Vols always help Vols, and that does not change after you graduate. Katie Gillman, a UT graduate who has been a recruiter from Enterprise holdings for 9 years, held a workshop designed to teach students how to interact with employees in a career fair setting on Thursday in preparation for the upcoming job fair next week.
Gillman covered how to dress, how to speak, what to bring, and how to separate yourself from the competition by following up with employers, increasing face to face time, and learning how to sell yourself as an asset to a company.
Arguably the most important thing you can do to set yourself apart is to have a good “elevator speech.” This in essence means your initial introduction to a possible employer which should include your name, major, year of graduation, and why you are interested in this company. Wes McNeillie, a junior majoring in Business Finance, is attending the job fair next week and found out he had something to work on. “I didn’t know about the ‘elevator speech,’ that’s new to me. I also didn’t know speaking firmly made such an impression on them.” In fact according to Katie Gillman, that first impression is everything. “I look at their handshake” she said, “I look at how firm it is and how they speak to me.” You truly could employ yourself in the minds of the recruiters depending on how well your introduction is.
Juniors and Seniors will be looking to blow the recruiters away this week at the fair and hopefully be on their way to a good full-time career. Katie Gillman provided all the students present with great tips on how to be successful in the upcoming interviews they will have with recruiters and hopefully the companies are impressed with what the University of Tennessee has to offer to today’s job market.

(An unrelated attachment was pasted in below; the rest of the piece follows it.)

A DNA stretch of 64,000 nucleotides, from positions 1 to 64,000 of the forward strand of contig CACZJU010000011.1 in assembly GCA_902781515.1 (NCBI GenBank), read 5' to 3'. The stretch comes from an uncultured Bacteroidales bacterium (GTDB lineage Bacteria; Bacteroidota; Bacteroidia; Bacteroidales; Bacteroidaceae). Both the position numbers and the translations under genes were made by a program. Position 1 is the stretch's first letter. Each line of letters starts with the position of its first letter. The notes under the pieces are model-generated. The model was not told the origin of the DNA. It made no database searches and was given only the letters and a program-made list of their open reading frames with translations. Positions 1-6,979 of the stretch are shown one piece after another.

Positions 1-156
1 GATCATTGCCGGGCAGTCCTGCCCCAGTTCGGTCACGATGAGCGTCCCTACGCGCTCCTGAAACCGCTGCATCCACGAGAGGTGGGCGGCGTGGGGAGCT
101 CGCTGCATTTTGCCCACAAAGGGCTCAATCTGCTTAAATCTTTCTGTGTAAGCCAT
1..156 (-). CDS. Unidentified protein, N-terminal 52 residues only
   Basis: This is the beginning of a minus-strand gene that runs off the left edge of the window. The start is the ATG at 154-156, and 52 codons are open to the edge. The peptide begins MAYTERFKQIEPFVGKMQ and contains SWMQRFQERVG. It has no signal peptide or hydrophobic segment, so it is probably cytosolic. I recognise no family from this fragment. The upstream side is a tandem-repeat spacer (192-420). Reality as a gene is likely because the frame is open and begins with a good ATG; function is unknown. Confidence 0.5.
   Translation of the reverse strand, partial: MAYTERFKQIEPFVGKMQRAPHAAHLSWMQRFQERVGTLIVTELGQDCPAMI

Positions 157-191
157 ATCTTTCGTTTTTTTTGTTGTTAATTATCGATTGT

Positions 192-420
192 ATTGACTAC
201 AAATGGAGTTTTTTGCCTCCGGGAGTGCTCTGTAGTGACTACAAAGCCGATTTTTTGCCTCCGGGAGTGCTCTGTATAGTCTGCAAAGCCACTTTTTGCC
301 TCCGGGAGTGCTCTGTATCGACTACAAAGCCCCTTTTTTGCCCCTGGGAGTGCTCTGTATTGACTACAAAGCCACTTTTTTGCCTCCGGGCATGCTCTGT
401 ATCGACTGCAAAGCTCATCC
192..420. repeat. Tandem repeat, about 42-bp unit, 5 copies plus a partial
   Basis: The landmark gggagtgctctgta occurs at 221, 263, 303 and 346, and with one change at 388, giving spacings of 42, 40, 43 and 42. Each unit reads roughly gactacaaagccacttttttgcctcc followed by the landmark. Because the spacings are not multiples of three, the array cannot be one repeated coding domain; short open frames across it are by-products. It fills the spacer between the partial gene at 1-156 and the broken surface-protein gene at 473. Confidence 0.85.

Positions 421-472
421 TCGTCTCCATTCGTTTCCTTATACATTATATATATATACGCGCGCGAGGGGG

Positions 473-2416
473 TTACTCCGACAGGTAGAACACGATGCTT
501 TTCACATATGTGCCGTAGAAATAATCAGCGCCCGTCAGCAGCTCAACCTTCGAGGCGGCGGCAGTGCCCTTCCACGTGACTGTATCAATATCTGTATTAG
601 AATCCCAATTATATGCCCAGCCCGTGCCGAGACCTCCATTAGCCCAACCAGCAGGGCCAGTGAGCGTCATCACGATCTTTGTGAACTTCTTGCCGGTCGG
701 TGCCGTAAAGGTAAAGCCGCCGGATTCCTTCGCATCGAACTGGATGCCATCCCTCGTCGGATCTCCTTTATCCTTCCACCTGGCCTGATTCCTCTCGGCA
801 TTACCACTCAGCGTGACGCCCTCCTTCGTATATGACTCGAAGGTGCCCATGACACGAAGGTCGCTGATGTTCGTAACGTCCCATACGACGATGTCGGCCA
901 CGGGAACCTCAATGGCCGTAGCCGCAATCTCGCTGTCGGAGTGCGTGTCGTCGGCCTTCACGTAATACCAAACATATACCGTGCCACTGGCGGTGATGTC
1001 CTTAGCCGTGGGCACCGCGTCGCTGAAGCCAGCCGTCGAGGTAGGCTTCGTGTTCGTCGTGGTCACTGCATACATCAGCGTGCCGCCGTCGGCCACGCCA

The U.S. News and World Report’s 2014 rankings of national and public universities has officially been released and the University of Tennessee was ranked 101st among all national universities- the same result as previous rankings. UT was also ranked 47th among all public universities, which is down one spot from previous rankings.
In addition to the university’s results as a whole- the undergraduate business program was ranked 27th among all public universities, and 47th nationally. The undergraduate engineering program was ranked 37th among all public universities, and 65th nationally.
The rankings are determined from a variety of several factors. Some of the factors that UT showed improvement on this year included a higher six-year graduation rate, more classes with less than 20 students, faculty resources, alumni giving, and a better assessment from high school counselors. The specific key to success in the rankings is a higher graduation rate. Assistant Director of Media Relations, Amy Blakely, provided some insights on the progression that is being made towards this goal. “Improving our graduation rate is important for students and the university; it is a big part of our Top 25 journey. We’ve made significant gains over the past few years- our six-year graduation rate is now 66 percent, up from 60 percent three years ago- and we’re working hard to continue that improvement.”
“This fall, we implemented our new ‘Take 15, Graduate in 4’ tuition model for all full-time freshman and transfer students. It requires students to pay for fifteen hours regardless of how many hours they take, because you must take fifteen hours per semester if you are going to graduate in four years,” said Blakely. In addition to this plan she shared that, “We’ve also hired additional instructors for high-demand courses to ease bottlenecks, and we’ve implemented uTrack, a schedule monitoring system that will help students stay on track to an on-time graduation.”
As we all know, the goal for UT is to become a top 25 public research university. UT has created a three part vision that assists in striving towards this standard of excellence- value creation, original ideas, and leadership. With visions such as these being demonstrated- we are most certainly well on our way to achieving our goal.
Tuesday morning saw the start of the VolTech technology fair, an annual event which showcases the Technology Center’s latest offerings. The fair was hosted at the Carolyn Brown Lounge in the University Center, and featured products from some of the top names in computing.